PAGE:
Get to the Point: What Do You Sell, and Why Would Anyone Want It?

Tom Richard

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What are you selling? If you're already rambling about the benefits and features of your specific product, STOP RIGHT THERE! You're getting way ahead of yourself. Think of all the things you sell before your product or service. There are many fundamental things that must happen before an actual sale is made:

  • You research.

  • You make contact.

  • You set up an appointment.

  • You give a powerful presentation.

  • You set up a trial of your product.

    Chances are you will have to go through most, if not all, of these steps with your prospect before they will seriously consider purchasing your product. All of these fundamental things can either be a step towards that wonderful sale, or a devastating roadblock. If you get stuck at one, you may never make it to the sale. You must see the sale as a broad picture and understand exactly where you are in its progress at any given time. You must have a clear objective of where you want to go and understand the motives that will make your prospect want to take the next step with you.

    Sell your way from one point to the next

    “Selling your way” to the next step doesn't mean pushing your product on your prospect at the initial contact and not stopping for a breath of air until they decide to buy. That kind of pushiness will only make your prospect want to avoid you. You are only selling your way to the next point, not to the actual finish line . If you are only trying to get information from a gatekeeper, then sell them on giving you that information! If you are trying to set up an appointment, then sell the appointment! If you are trying to get your prospect to try your product, then sell the trial! Sell only what you need to sell to get you to your specific objective.

    Know what motivates your prospect to take the next step

    It's more important to learn why customers buy than how salespeople sell. Knowing an individual's specific motives is the key to creating a personalized approach. This will keep them interested in what you have to say and encourage them to follow your lead, taking them closer and closer to that sale. Get as much information as you can about the company, people and the SPECIFIC application of your product. Knowing your customers well will result in the understanding of why and how they would buy your product.

    Different steps mean different motives

    Being in tune to your customer's motives means knowing what will motivate them at different points in the sales process.

    For example, what motivates a person to listen to your presentation is different than what may motivate them to test your product. Let's say that you are selling copiers, and you are correctly starting at the top of the organization by speaking with the CEO. Perhaps you left them a creative voicemail or an informative fax with ways to increase productivity. These may interest and motivate them to give you ten minutes of their time for a presentation. However, it may not motivate them to go through the time and effort of actually testing your product.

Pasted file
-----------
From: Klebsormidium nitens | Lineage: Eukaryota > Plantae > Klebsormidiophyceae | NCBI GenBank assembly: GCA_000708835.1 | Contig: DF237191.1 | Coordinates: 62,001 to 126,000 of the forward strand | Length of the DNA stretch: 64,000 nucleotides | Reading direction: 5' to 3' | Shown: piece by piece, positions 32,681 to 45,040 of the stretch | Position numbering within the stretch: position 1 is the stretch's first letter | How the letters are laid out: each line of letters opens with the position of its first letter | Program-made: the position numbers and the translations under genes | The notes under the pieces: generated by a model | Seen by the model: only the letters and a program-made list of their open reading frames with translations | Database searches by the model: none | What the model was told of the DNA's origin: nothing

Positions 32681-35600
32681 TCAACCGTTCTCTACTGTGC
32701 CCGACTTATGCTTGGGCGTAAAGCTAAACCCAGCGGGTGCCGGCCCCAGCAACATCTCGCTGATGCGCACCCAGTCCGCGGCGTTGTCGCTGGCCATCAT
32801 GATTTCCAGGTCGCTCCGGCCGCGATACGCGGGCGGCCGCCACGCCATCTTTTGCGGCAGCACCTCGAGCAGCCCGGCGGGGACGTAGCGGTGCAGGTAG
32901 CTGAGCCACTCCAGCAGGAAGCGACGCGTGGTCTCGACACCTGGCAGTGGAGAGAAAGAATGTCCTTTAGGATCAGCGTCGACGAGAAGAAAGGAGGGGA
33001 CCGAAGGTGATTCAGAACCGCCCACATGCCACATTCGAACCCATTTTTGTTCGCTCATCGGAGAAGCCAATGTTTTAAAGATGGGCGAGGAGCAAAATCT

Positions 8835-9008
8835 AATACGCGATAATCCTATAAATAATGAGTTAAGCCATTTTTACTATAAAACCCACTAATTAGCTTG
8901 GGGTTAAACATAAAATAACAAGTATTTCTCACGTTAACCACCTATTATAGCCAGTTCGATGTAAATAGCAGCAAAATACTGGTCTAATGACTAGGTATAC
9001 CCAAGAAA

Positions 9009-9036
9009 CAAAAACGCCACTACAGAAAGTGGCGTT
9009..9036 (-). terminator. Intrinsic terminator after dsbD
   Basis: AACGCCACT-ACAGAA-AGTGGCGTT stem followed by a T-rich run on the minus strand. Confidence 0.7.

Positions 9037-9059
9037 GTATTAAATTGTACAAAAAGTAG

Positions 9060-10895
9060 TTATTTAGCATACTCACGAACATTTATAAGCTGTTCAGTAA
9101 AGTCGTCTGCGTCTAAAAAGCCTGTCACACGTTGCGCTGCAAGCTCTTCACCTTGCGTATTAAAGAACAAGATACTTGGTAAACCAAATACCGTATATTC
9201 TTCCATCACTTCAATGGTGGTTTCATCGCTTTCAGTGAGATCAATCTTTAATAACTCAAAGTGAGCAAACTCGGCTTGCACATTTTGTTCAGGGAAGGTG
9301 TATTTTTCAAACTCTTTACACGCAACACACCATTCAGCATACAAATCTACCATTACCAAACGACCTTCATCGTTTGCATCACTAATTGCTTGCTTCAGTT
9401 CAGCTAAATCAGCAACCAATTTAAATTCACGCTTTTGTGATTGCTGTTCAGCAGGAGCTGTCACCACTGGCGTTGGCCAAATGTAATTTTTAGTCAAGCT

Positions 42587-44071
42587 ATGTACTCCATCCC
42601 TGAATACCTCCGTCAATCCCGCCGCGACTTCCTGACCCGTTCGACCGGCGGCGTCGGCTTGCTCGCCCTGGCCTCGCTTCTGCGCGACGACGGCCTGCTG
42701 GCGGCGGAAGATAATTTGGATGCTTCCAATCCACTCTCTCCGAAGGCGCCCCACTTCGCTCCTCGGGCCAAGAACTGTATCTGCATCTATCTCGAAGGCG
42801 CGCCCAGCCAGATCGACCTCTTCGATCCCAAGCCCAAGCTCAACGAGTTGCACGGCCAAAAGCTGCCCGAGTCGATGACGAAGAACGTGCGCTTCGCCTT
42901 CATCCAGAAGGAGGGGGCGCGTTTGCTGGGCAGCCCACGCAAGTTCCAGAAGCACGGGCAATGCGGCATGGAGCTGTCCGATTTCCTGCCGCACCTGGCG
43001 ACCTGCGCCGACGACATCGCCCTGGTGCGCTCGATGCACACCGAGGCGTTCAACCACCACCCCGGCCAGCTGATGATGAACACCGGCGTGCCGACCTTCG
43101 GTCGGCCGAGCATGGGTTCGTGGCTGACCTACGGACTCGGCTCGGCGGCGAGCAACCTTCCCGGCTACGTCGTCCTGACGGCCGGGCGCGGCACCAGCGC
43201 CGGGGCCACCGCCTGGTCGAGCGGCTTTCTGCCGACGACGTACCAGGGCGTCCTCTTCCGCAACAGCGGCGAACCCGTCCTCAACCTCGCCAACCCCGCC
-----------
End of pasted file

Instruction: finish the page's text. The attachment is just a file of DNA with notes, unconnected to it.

Different people mean different motives

    Keep in mind that what motivates your prospect may also depend on their specific role or position within their company.

    Trying to sell a copier to the CEO of a company (who rarely makes their own copies) is very different from selling it to someone who works in the front office (who has to continuously make copies). Chances are the CEO will be less impressed with the copier's easy to use features and incredible speed. They will probably be more interested in its contribution to profitability and productiveness. Those who use the copier will probably appreciate the specific features more and will have the emotional desire to buy it. If the CEO is the decision maker, it is very wise for you to start there, because that person has the authority to actually purchase your product. However, that doesn't mean that you should neglect the others in the company. The best way to use their motives to your advantage is to combine them! Suggest an appointment with the CEO and those who would frequently use your product. Addressing all of their needs and motives will stir up the excitement and emotion you're looking for and combine the desire for the purchase with the authority to buy it! The only way to get closer to the sale is to know where you currently are in the sales process. Knowing where you stand helps you define a clear objective to get to the next step and helps you discover what will motivate your prospect to follow. By motivating them to take that next step, you will be leading them closer and closer to the sale!

    Tom Richard is the author of a weekly ezine on selling skills. To subscribe to this free ezine send a blank email to

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